Suggested fire safety items for your home
Being suitably prepared in the event of fire begins with ensuring your home is properly equipped. Your house should be appropriated with fire equipment in case an emergency transpires. Further, parents and all family members will rest better at night knowing that their home is properly protected and that family members know what to do if a fire breaks out. The most important fire safety items for your house include a fire escape ladder (one for each floor above the ground floor, at the appropriate length to reach the ground), smoke detectors, a fire extinguisher (on each level of the home), and carbon monoxide detectors.
While fire extinguishers, smoke detectors, and carbon monoxide detectors are relatively easy to find, purchase, and install, fire escape ladders can be a bit more complicated to select. This 2011 article from Consumer Reports indicates that there are two primary types of residential fire escape ladders – portable and permanent. The article suggests that you should have an escape ladder in each room that is not on the ground or basement level. The important thing to remember when purchasing a ladder is the length. A ladder that is too long is not of concern, but a ladder that is too short, especially for a third story window, can result in extreme injury since it will not reach the ground.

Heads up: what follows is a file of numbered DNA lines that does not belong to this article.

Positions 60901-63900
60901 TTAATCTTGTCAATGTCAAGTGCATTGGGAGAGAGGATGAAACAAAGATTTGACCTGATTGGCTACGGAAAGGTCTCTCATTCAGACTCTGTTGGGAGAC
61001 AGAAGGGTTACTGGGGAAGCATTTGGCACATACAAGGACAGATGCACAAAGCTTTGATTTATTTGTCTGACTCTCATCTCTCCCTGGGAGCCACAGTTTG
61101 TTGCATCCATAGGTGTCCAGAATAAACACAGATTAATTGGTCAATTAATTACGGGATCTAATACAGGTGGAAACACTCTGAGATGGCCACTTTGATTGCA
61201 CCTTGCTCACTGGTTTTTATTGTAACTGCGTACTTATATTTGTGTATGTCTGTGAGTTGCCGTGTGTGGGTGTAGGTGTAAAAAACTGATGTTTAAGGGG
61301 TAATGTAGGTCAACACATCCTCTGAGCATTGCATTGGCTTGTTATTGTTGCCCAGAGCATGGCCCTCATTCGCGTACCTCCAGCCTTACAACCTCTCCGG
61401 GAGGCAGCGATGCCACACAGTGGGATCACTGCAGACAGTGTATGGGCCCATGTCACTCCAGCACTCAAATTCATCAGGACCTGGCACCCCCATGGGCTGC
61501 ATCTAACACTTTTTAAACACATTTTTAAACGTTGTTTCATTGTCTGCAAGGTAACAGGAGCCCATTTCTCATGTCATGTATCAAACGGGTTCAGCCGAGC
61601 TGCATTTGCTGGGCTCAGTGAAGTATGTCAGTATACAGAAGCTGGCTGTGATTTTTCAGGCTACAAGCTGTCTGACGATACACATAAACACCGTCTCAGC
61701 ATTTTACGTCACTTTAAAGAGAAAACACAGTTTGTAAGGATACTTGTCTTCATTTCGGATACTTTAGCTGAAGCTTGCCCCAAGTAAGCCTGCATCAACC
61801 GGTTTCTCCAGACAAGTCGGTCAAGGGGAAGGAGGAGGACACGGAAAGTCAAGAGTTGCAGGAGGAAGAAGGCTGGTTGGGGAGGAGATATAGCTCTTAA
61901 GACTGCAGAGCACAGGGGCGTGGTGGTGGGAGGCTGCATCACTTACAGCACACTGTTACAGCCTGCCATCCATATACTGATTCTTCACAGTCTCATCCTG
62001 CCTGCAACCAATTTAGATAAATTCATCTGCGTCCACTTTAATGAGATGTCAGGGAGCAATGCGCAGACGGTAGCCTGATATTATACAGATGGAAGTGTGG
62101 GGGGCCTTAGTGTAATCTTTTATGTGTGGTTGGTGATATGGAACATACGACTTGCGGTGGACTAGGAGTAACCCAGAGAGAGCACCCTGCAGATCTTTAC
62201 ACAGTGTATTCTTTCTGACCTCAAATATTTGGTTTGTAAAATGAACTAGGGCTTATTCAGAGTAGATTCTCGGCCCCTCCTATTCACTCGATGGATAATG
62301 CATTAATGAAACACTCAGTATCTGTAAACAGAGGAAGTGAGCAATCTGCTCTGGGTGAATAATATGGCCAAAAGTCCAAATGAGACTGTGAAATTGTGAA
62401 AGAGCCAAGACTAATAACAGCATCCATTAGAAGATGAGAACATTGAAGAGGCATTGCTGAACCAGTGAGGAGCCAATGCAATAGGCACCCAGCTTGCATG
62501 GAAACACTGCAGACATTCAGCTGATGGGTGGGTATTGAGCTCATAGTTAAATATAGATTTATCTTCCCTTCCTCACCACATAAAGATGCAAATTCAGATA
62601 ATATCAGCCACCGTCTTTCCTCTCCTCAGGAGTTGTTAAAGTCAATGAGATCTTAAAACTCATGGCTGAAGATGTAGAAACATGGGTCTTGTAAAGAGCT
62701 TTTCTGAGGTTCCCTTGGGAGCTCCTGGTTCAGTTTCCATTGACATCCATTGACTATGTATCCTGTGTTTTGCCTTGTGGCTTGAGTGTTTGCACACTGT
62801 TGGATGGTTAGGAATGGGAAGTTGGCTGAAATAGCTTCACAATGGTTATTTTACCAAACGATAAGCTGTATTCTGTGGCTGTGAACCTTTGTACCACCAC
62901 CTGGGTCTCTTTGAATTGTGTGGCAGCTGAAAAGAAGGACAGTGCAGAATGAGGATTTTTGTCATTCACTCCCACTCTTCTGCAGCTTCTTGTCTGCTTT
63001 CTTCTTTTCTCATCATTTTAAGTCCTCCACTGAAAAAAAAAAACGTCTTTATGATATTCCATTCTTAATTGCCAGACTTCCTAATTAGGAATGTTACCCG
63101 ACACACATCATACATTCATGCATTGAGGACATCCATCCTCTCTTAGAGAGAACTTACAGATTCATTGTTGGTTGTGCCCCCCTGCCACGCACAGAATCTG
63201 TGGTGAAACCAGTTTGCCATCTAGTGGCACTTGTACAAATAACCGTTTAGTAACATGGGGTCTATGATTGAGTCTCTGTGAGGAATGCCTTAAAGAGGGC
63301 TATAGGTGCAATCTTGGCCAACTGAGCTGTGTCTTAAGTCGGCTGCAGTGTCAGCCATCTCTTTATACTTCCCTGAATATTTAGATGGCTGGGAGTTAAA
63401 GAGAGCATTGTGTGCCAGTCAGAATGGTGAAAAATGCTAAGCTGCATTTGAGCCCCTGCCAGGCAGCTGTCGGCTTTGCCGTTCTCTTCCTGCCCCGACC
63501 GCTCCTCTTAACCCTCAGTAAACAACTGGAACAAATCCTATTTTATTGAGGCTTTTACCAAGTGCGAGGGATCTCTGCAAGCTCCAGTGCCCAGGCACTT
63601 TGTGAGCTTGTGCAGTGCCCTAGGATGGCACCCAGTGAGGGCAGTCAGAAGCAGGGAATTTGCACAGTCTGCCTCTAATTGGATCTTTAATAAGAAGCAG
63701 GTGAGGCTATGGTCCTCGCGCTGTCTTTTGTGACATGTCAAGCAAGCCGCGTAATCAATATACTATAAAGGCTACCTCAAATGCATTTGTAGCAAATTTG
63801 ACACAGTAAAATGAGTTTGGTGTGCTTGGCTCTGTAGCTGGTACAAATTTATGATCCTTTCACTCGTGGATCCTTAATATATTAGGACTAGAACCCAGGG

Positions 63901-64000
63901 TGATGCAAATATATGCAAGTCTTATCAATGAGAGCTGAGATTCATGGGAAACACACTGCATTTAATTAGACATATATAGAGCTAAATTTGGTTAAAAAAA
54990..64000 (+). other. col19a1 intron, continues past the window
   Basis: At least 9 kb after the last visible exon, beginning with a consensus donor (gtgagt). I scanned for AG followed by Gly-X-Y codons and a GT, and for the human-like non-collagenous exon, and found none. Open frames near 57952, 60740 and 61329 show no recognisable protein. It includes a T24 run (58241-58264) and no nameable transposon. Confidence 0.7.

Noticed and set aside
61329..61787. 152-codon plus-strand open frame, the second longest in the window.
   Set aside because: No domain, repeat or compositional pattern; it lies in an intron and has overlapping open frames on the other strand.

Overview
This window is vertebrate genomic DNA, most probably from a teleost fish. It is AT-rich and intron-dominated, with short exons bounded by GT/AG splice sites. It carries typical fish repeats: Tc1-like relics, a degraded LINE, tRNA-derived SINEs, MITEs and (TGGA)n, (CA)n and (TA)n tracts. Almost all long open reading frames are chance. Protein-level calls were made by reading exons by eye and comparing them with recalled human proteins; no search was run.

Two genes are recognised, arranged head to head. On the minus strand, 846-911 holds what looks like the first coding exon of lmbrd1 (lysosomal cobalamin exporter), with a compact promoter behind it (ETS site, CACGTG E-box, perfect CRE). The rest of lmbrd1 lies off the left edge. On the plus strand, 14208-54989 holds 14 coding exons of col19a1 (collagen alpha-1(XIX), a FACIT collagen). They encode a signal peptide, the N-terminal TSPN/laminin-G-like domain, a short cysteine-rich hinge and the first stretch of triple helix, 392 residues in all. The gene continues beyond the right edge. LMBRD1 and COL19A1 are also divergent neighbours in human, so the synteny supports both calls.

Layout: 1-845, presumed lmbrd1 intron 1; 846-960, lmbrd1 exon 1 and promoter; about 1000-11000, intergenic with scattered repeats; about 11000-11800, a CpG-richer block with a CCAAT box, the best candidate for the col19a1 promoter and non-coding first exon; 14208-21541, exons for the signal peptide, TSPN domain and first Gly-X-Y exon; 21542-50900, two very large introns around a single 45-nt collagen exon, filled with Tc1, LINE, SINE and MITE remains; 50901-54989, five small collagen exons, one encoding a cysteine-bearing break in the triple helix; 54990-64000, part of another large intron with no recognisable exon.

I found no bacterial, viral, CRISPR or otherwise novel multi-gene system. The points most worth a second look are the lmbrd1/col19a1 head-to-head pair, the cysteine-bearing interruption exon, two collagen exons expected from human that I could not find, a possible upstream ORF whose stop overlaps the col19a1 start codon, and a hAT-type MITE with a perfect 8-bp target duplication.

As part of your family’s fire prevention plan, practice using the fire extinguisher and an escape ladder if it is possible to use without breaking the window. Have an adult wait at the bottom of the ladder to aid children on their way down. If it is not possible to actually go through the escape process, in the least you should ensure all family members know where portable ladders are stored, and how to affix them to the window frame. Ensure family members also know how to open a window (test windows regularly to ensure they have not warped and jammed with age) or break it safely in the event of a fire.
Taking time to review these steps as well as to create a fire prevention plan will greatly increase your family’s chances of survival in the event of a fire.
If your home has been damaged by a fire and you need help handling the hassle of navigating and negotiating with your insurance company, consider reaching out to Bulldog Adjusters! We’ll help you get the biggest possible settlement from your home insurance company!